Whilst there is some help from the Government to help keep staff on during the COVID-19 pandemic, in some cases, it’s going to be too difficult.

When staff are made redundant and have at least two years’ continuous service, they may be eligible to receive statutory redundancy pay. To receive this, they must:

  • Be an employee with a contract of employment
  • At least two years continuous employment
  • Have been dismissed, laid off or put on short time working

If an employee takes early retirement, they are not eligible for statutory redundancy pay.

How much will they receive?

This depends on their age and how long they have served the business:

  • 1.5 weeks’ pay for each full year of employment after their 41st birthday
  • One weeks’ pay for each full year of employment after their 22nd birthday
  • Half a weeks pay for each full year of employment up to their 22nd birthday

Service is counted backwards form the date of dismissal.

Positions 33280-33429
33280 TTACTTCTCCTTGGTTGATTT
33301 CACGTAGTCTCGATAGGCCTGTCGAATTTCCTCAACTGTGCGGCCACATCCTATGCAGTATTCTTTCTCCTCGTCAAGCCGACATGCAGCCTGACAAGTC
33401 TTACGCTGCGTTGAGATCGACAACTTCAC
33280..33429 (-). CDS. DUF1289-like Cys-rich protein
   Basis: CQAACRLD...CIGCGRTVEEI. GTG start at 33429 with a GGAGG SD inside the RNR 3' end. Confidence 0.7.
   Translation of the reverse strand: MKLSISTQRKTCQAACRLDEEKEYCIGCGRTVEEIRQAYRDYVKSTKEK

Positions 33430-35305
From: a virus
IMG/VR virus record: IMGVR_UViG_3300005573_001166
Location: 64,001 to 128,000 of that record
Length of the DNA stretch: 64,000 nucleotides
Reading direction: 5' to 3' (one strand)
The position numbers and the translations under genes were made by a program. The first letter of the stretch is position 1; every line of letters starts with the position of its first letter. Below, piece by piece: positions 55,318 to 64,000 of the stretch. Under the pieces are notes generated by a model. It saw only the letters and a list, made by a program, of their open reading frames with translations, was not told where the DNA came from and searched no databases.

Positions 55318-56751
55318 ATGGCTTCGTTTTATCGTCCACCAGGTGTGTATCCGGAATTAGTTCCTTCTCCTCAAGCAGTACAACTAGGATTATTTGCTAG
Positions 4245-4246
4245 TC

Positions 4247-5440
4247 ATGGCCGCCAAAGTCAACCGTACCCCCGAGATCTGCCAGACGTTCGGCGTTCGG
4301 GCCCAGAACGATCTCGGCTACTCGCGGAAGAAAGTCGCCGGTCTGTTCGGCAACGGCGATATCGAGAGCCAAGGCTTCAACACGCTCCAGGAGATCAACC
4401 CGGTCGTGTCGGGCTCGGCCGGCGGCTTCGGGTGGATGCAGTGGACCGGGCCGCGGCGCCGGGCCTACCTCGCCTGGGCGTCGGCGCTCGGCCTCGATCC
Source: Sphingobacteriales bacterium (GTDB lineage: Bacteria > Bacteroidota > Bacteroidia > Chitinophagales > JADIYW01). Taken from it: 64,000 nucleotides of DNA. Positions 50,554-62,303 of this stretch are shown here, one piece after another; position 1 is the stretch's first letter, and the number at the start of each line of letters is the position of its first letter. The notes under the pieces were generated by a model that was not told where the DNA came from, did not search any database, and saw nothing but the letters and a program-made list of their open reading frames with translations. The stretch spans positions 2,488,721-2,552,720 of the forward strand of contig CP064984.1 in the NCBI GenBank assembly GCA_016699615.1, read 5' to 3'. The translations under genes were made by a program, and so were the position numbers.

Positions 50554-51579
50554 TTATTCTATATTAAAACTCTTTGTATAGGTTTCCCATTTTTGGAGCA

What is the cap on redundancy pay?

Statutory redundancy pay is capped at 20 years’ service. Weekly pay is capped at £538 per week (from 6 April 2020). As such, the maximum amount of statutory redundancy pay is £16,140 (20 x 1.5 x £538).

How is a week’s pay calculated?

When an employee is paid an annual salary, weekly pay is this salary divided by 52. If their pay varies, the average weekly pay over a 12-week period is used.

What is contractual redundancy pay?

If an employer has a contractual redundancy pay scheme, then they can pay employees that are made redundant contractual redundancy pay instead, as long as the employee will receive at least what they would be entitled to with statutory redundancy pay.

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Any questions?

If you’d like a meeting or a Skype call to discuss this, please get in touch with your favourite Liverpool accountant